[Bell Historians] Redundant bells in Greenock

David Cawley dave at CZ0bFlLmgYCLOZ5GMjNsT-y7dzvudktGCI13G_pJ5Cib1CNMmFVhNnZ_CyHKbTGZAktgJTIXzWSvJpxTWQ_YD0f3liDF.yahoo.invalid
Fri Dec 8 21:43:18 GMT 2006

Yes please, with diameters and weights - very many thanks


  ----- Original Message ----- 
  From: aaj buswell 
  To: bellhistorians at yahoogroups.com 
  Sent: Friday, December 08, 2006 9:25 PM
  Subject: Re: [Bell Historians] Redundant bells in Greenock

  Greenock, S George are a chime of 10 recast by Gillett & Johnston in 1950, Weight 18-1-17 in F 345 hz. I have all the tuning details if required. Alan.
    ----- Original Message ----- 
    From: Robert Lewis 
    To: bellhistorians at yahoogroups.com 
    Sent: Wednesday, December 06, 2006 12:26 AM
    Subject: Re: [Bell Historians] Redundant bells in Greenock

    Below is an extract from the Greenock Telegraph's website.

    Does anyone know anything about these bells and what is likely to happen to them?



    GREENOCK'S last traditional bellringer will stand down after 70 years service when his church shuts its doors for the last time.

    The pealing of the bells every Sunday morning at St George's North was a labour of love for Andrew McKellar, now 93.

    The church closes at the end of the month and it will be the end of an era for both the man and the town when the bells cease to toll for worship.

    Andrew, of Kelly Street, first started ringing the bells in 1936 and is now a legend of the belfry.

    He was asked to pick up the ropes when he was a member of the choir and hasn't looked back since.

    Andrew said: "I will certainly miss it as I have been doing it for so long.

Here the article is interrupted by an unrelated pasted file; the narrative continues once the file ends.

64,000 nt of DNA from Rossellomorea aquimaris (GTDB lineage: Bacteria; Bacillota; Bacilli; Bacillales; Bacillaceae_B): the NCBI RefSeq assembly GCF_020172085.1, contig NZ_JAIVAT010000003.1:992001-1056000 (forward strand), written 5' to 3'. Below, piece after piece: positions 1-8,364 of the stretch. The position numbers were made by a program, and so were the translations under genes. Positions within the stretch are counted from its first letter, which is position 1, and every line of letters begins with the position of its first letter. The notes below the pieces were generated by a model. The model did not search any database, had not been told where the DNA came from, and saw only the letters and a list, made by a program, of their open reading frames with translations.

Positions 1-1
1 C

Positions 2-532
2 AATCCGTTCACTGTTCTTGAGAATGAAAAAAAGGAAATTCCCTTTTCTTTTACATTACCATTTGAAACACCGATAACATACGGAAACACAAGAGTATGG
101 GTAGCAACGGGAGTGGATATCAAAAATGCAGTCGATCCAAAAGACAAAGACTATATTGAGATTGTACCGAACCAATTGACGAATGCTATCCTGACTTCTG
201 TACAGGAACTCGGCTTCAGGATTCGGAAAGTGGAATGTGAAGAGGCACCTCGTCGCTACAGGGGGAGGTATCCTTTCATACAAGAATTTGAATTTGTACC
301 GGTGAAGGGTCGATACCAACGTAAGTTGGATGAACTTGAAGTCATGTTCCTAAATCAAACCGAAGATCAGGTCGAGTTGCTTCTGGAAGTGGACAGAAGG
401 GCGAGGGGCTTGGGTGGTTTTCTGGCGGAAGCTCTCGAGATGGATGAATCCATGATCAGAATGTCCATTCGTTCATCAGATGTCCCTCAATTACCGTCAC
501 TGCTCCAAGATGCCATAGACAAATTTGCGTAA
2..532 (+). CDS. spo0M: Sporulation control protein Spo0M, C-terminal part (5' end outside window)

"It has been a big part of my life and it is very sad to see it go."

    In the past few years, his daughter, Elizabeth, helped him up the stairs to the bell mechanism to let him carry on ringing.

    She said: "Even if he wasn't feeling well, he still wanted to come to the church to ring the bells."

    Andrew was part of the team that rang the bells to celebrate the end of the Second World War on 8 May 1945, marking victory in


    In the six years of conflict, the ringing of church bells had been banned by the wartime government.

    The traditional bells and ropes, first installed in the church in 1889, are long gone.

    In later years, a keyboard has been used to peal the 10 bells.

    Always dedicated to his job, Andrew recalled going up the tower to hit the bells himself with a hammer when one stopped working.

    Neighbours close to St George's North would wake every Sunday to the sound of hymns chiming up and down Nelson Street.

    Church minister Reverend Douglas Hamilton said: "Andrew was not only dedicated to the bells but also as an elder and a property officer. It was a labour of love for him to serve the church."

    Now as the days of St George's North draws to a close, Andrew is left with a final decision ­ what to play on the last day.

    He said: "I will play Highland Cathedral and Passing of the Peace, which isn't a hymn but a song we sing in the church.

    "I don't know yet what else I will play."

    St George's North will close on 29 November when the Church of Scotland congregation joins with nearby St Luke's.

    This story appeared in the Greenock Telegraph on Tue, 14 Nov, 2006

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